Crispy Parmesan Chicken & Homemade Croutons


I read in News China that internet lovers are now a huge business in China.  People can buy a virtual lover to call, message and engage online.  You can buy a girlfriend or boyfriend on Taobao, an Amazon like website, where you usually buy your discounted shoes or kitchen utensils.  What’s wrong with a real girlfriend or boyfriend?  Should it be that hard to find one in a world of 7 billion people?  I don’t quite understand this, but obviously there is a demand and there is a supply of virtual ones.

In my younger days, I had too many of them, none all that good, and some downright evil, but they were real.  Apparently this is too old fashioned for today. 

Sensing the huge market potential in catering to lonely Chinese people, Microsoft has also launched a virtual lover service in China.  Rather than using real people, Microsoft developed a virtual woman like Scarlett Johanasson’s character in the 2014 Oscar Award-winning film Her, and her name is Xiao Bing 2.0.  She has been downloaded by more than 10 million users and has had more the 600 million conversations since its debut in July 2014.

Iconic artist, designer and co-founder of New York Magazine Milton Glaser did an interview with the The Good Life Project where he commented on how technology is changing us, “Everything changes everything. There are no independent events. … The virtual world has created a very different kind of nervous system for people who spend their lives in that world. And it produces different sets of appropriateness — of time, of morality, of ethics, of behavior. … But we don’t know what this is doing to the human psyche or the human behavior or any of it — we know it’s changing, we know it’ll be a profound change and it won’t be what it was, but we don’t know what the nature of that will finally be. It will probably have some benefits and significant drawbacks, but it is just emerging.  We are creating a new kind of person.”

I think that my daughters are that new kind of persons.  Sometimes I see them as quite alien from me.  They were born and raised in two parallel worlds — the real and the virtual, and both seem to be equal to them.  There are times I think the virtual one holds more power because it’s freer, more stimulating and fun.  Angela texts me all the time, but when I try to knock on her door to answer her texts, she acts all annoyed, as if I am intruding upon her virtual world. I suspect that she sometimes does prefer the virtual mommy to the real one.  At least she didn’t have to pay for this virtual one, who has true devotion for her.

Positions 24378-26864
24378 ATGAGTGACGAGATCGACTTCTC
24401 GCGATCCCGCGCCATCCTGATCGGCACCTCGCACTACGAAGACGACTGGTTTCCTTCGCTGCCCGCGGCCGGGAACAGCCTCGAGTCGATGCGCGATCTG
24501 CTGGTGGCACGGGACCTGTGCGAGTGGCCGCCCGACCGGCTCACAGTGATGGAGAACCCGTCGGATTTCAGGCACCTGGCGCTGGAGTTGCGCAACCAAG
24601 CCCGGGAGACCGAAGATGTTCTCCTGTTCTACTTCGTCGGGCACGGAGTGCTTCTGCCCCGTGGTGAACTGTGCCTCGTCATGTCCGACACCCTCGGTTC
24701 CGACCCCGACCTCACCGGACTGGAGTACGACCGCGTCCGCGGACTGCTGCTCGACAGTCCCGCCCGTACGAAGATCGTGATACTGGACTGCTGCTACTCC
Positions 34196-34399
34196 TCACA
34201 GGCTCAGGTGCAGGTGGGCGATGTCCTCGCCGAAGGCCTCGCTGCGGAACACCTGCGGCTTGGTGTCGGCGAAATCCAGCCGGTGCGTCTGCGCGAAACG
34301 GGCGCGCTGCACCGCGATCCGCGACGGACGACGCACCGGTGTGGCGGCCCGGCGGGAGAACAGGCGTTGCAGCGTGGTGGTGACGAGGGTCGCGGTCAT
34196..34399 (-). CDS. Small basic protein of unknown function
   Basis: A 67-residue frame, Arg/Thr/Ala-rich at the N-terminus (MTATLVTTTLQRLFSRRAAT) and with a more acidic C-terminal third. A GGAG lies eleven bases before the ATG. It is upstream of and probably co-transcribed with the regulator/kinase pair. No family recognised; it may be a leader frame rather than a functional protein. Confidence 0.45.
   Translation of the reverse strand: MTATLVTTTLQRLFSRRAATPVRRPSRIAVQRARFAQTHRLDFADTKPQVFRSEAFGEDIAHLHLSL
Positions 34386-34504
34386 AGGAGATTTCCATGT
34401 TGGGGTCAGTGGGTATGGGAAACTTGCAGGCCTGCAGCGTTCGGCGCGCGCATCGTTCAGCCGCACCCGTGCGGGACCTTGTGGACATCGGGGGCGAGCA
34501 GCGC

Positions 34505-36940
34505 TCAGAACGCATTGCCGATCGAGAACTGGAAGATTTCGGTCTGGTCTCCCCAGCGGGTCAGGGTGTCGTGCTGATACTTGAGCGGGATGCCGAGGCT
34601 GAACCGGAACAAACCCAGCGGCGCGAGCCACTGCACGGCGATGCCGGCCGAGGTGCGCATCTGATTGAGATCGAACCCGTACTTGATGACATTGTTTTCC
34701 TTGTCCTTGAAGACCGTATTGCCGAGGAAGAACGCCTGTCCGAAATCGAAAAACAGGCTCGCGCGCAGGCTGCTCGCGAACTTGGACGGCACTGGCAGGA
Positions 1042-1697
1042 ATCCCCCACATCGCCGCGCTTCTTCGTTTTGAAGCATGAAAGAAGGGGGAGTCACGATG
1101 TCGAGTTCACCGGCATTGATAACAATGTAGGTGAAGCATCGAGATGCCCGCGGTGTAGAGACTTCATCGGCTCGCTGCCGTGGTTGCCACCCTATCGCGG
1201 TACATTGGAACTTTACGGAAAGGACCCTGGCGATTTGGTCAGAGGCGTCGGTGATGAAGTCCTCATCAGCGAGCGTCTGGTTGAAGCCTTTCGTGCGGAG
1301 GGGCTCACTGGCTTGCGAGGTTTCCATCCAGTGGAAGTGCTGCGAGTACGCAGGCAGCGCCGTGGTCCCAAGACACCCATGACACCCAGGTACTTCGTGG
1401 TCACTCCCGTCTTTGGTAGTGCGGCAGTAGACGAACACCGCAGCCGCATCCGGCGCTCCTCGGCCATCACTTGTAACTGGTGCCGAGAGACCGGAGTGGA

Even Peter and I stare at our screens much more than we look at each other nowadays.  The virtual world is encroaching on us all.  But when I hug and kiss Peter and the girls, I am confident that the real world has a definite hold on us. 

And when I cook them yummy food, the real world is definitely winning.

P1060305  P1060300

Baked Parmesan Chicken Tenders


1 tablespoons Dijon mustard

1 teaspoon white wine

Salt and pepper to taste

1 teaspoon olive oil

16 oz skinless boneless chicken breast tenders (8 pieces)

1/2 cup panko

1/2 cup finely grated Parmigiano-Reggiano

1/4 teaspoon red pepper flakes

1/2 teaspoon fresh thyme

1/2 dried oregano, crushed

A dash smoked paprika, and coriander or Italian spice of your choice

Garnish with fresh oregano

Special equipment: parchment paper



In a large bowl, marinate chicken tenders in white wine, olive oil, a dash of salt and pepper and Dijon mustard for 30 minutes or longer.

Preheat oven to 450°F and line a baking sheet with parchment.

Mix panko, Parmigiano-Reggiano, red pepper flakes, thyme, oregano, paprika and coriander in a large shallow soup plate or pie plate.

Dredge chicken, 1 piece at a time, in crumbs, coating completely and pressing gently to help crumbs adhere, then transfer to baking sheet. Bake in middle of oven until golden brown and cooked through, about 15 minutes.

(I have also made them in the toaster oven with half the amount of everything.)


Homemade Croutons


A generous dash of garlic powder

Salt to taste

1 tablespoon olive oil

5 inches stale baguette (cut into 1/2 inch cubes)



In a saucepan combine and toss all ingredients.  Bake in toaster oven at 350 until golden and crispy, about 5 to 7 minutes.    


This piece of leftover stale bread certainly got a brand new life as croutons.

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